In the mid-1990’s, I was a staff member in Senator Kennedy’s office. In the years following, our paths crossed several times and he always greeted me as if I had never left. Last Thursday, I stood on Cambridge Street in Boston as his motorcade traveled through Boston streets, I stood in line at the JFK Library, and I watched the television coverage of his funeral for hours. It seemed the least I could do.
He was large in his largesse—my first day on the job well before I had done an iota of work, he welcomed me with a booming voice and heartily thanked me in advance for my help, my expertise, my yet-to-be-defined contributions.
As a staff member, I summarized issues, wrote memos, participated in briefings, staffed him at hearings. Most exciting were the work meetings with Senator Kennedy himself – when called to the office and asked to present facts and defend suggestions and opinions. One did not go in ill-prepared.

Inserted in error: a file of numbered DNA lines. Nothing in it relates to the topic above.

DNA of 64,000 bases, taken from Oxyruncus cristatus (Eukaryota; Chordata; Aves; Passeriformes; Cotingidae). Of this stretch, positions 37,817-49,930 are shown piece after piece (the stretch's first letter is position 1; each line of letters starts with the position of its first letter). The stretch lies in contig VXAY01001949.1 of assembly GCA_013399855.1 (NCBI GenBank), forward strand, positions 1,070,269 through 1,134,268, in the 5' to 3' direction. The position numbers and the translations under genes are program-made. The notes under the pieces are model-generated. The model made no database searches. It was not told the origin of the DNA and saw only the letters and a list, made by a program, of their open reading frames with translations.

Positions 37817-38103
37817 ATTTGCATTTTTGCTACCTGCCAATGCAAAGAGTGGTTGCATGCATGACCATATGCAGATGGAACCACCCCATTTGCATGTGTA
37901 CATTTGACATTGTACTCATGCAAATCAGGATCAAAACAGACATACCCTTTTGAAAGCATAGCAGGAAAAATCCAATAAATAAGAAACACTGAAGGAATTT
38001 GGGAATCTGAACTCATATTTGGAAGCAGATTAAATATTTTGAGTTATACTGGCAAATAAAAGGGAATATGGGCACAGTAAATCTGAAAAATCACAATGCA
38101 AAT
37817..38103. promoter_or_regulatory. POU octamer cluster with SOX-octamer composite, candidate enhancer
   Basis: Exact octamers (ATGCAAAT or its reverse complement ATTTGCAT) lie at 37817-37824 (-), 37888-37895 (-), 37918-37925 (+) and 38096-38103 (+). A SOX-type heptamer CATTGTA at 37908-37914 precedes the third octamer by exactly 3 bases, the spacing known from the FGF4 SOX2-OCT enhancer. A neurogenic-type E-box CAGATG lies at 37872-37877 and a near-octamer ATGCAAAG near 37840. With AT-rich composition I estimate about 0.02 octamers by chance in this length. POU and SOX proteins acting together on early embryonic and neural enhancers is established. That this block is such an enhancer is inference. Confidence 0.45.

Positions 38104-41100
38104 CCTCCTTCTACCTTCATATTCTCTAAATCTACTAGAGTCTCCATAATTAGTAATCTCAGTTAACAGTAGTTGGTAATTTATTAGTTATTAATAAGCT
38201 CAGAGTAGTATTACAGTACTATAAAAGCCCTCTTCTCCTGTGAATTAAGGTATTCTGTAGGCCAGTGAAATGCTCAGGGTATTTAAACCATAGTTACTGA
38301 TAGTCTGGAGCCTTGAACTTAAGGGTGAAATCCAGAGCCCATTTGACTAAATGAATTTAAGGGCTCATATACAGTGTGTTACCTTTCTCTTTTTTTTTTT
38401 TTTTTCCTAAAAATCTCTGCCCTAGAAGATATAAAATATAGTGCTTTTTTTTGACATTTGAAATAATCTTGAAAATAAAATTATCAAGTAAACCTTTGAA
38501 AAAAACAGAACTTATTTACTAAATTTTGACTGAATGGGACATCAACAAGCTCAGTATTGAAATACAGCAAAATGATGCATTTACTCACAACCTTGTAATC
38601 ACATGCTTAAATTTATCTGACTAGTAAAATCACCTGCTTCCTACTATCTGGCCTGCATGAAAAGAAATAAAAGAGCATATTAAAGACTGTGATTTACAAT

But best memories are more personal.
Going with him to NIH where he met with patients and families and displayed the most amazing mixture of compassion, respect, interest. He thanked them for their time and he humbly said that he needed their help and the insight of their life-experience.
Walking down a corridor with him as he burst into song.
Rushing out of the Capitol with him as he hurried to a waiting car. He was running late…but on the way to the car, in his peripheral vision he spied a sixth-grade field trip with a number of the kids shyly waving. He stopped—and like a magnet he was drawn to the kids. He wanted to know who they were, where they were from, what they had visited in DC. And then—how he would love to get some pictures with them. Kennedy assigned me as photographer and in an instant there was a puddle of 20 cameras at my feet. I took the same picture 20 times—Kennedy’s smile and esprit was the same in photo number 20 as it was on the first click. The kids loved it… the Senator loved it… I loved it. It was an honor being a part of his team.